After a small scare at the beginning of the week with the weather forecasting snow on February 24th, 2017, Teacher Librarian Day was a huge success once again. Over 150 teachers, librarians, and education specialists from all across Colorado showed up excited to listen to our 10 speakers and get resources from 18 different educational resource tables.
After a welcoming breakfast (and of course coffee), educators participated in a quick questioning activity using primary sources called Question Writer. It is a short adaptation of the Question Formulation Technique (QFT) from the Right Question Institute (RQI), that is meant to spur purposeful questions about a particular primary source.
Students will write down as many questions as they can in a certain time frame (1-10 minutes), label their questions with a ‘C’ for a closed-ended questions, and an ‘O’ for an open-ended question. Then, they choose the open ended question that they are most interested in to discuss in small groups. Download the activity sheets here:
Photos used for morning activity:
- Cats – Question Settled
- Basketball Players doing Charleston
- Civil War Balloon
- Colorado Bean Threshers
- Portland Oregon 60 planes
- Dive bomber almost crashing into ship
- Municipal Bat Roost
- Women with Fish Fashion
- Dazzle Camo Ships
Our speakers at TLD this year were once again phenomenal. Each speaker brought their own unique approach to teaching with primary sources, and offered participants a slew of ideas for project-based learning (PBL), cross-curriculum strategies, and the importance of agile teachers in all K-12 grades and beyond.
Kristen Lewis, current Dean of Students at Boulder High School, National History Day (NHD) High School Educators of the Year in 2015, and World History teacher, spoke about how a project-based learning classroom that incorporates NHD inspires and prepares students for college and beyond.
Kent Willmann, long time high school social studies teacher and current curriculum writer for Lessons on Local Government and School of Education instructor at CU Boulder, spoke about the importance of civics and educating students about the elements of citizenship most important to our democracy, from the local to the federal government.
Renee Ruderman, Associate Professor of English at MSU Denver, reminded teachers about the power of poetry for all grade levels by inviting teachers to participate in writing a Shakespearean Sonnet in 10 minutes.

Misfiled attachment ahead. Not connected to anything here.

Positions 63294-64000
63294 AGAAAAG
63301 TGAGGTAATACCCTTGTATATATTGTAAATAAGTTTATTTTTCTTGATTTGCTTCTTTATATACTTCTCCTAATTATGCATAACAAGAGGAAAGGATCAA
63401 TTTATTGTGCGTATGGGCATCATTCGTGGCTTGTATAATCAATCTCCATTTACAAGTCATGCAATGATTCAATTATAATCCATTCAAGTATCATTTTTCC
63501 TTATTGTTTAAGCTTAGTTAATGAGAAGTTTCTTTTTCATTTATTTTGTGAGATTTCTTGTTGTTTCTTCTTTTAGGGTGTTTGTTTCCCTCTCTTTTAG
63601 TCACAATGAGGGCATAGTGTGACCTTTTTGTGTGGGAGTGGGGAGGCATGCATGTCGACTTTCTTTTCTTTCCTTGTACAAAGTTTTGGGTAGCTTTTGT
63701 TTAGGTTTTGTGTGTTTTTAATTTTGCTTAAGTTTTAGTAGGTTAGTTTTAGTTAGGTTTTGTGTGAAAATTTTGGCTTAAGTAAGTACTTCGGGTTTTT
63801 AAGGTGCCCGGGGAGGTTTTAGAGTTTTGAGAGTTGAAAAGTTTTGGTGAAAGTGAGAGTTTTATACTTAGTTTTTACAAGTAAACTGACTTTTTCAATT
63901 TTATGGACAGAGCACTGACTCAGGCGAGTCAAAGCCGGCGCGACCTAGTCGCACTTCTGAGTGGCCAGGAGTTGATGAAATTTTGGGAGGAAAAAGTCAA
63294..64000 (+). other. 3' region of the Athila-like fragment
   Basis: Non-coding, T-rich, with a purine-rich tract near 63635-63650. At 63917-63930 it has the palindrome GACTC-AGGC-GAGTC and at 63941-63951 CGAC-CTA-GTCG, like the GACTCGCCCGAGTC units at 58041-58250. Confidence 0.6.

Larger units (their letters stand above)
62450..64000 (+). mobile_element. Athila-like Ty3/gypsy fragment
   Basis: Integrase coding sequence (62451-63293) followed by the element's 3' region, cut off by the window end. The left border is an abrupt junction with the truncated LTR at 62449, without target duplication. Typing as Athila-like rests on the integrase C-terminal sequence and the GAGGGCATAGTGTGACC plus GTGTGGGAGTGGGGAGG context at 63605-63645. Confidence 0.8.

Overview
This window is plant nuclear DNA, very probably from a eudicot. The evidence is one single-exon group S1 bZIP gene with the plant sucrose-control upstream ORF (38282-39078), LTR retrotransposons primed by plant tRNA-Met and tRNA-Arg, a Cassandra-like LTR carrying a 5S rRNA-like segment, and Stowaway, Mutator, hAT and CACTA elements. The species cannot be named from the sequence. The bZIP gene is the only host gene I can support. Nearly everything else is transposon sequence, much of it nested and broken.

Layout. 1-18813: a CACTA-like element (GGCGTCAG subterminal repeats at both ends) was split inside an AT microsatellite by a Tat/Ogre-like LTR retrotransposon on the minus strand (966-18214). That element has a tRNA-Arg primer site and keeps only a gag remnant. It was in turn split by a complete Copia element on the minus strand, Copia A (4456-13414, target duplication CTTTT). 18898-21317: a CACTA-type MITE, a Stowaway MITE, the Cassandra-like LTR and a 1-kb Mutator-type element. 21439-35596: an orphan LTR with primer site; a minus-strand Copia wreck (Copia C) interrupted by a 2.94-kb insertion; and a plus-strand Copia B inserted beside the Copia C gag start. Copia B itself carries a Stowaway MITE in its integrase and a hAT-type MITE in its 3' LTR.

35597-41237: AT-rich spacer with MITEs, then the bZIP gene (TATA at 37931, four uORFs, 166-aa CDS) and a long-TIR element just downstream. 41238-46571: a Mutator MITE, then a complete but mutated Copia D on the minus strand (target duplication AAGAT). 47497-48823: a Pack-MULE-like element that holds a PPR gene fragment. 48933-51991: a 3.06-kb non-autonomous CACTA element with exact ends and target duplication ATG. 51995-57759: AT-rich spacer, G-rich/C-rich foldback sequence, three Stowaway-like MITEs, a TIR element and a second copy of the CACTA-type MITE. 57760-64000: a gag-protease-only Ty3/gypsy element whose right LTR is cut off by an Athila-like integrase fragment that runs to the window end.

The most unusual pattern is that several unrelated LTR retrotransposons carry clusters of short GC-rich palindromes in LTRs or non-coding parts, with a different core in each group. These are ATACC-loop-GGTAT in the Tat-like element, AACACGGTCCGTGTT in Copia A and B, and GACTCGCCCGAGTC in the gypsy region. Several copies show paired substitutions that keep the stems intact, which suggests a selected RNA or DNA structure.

Thomas G. Andrews, Professor of History at CU Boulder and author of “Killing for Coal: America’s Deadliest Labor War”, spoke about animal history asking, what might we discover about the human past by paying closer attention to other-than-human animals?
Shaun T. Schafer, Associate Chair of the Department of Journalism and Technical Communication at MSU Denver, discussed the timely topic of fake news, helping educators incorporate instruction in their classrooms to help spot fake news and the importance of considering sources.
Marc Pomeroy, chemist and laboratory supervisor, and Susan Allspaw-Pomeroy, poet and IT professional, spoke about the US Antarctic Program and how cross-curricular efforts combining STEM and the Arts can create language-bending, history-hat-tipping, and scientific method critical thinking.
Taylor Kendal, previous Project Coordinator for Teaching with Primary Sources and current Instructional Designer at MSU Denver, spoke about how the practice of A/B Testing can create an adaptable and comfortable classroom and prepare the technium of tomorrow.
Ashby Butnor, philosophy professor at CSU specializing in Asian philosophy, ethics, feminist theory, and high-impact teaching and learning practices, spoke about how philosophy can be incorporated in the K-12 classroom to help explore critical inquiry.
Peggy O’Neill-Jones, Director of the Teaching with Primary Sources Western Region, and Kelly Jones-Wagy, social studies teacher at Overland High School, spoke about Twitter as yesterday’s telegram, and how social media is a primary source meant to be analyzed using historical thinking skills for author intent, audience, evidence, and accuracy.
Rolly Schendel, prior elementary teacher and current Assistant Professor of Literacy at MSU Denver, spoke about his experiences teaching using project-based learning particularly with class pets, and how educators truly do make an impact on their student’s lives, which is one important thing that teachers often forget in their overworked and busy careers.
The Learning Fair this year included 18 Colorado educators and educational organizations, including:
- Kelly Jones-Wagy
- Rocky Mountain PBS
- Colorado Department of Education
- Denver Public Library
- Stephen Hart Library and Research Center
- April Pishna
- Maggie’s Suitcase
- NHD in Colorado
- Denver Post’s Newspapers in Education
- Lessons on Local Government
- Colorado State Library
- TPS Teachers Network
- Facing History and Ourselves
- History Colorado
- Michelle Pearson and Cindy Stout
- Colorado Geographic Alliance
- Inspire Colorado
TLD would not have been such a huge success if not for all of our presenters, Colorado’s educational resources in the Learning Fair, and of course our amazing sponsors, History Colorado, National History Day in Colorado, Lessons on Local Government through the Colorado Municipal League, and most importantly, the Library of Congress Teaching with Primary Sources program.
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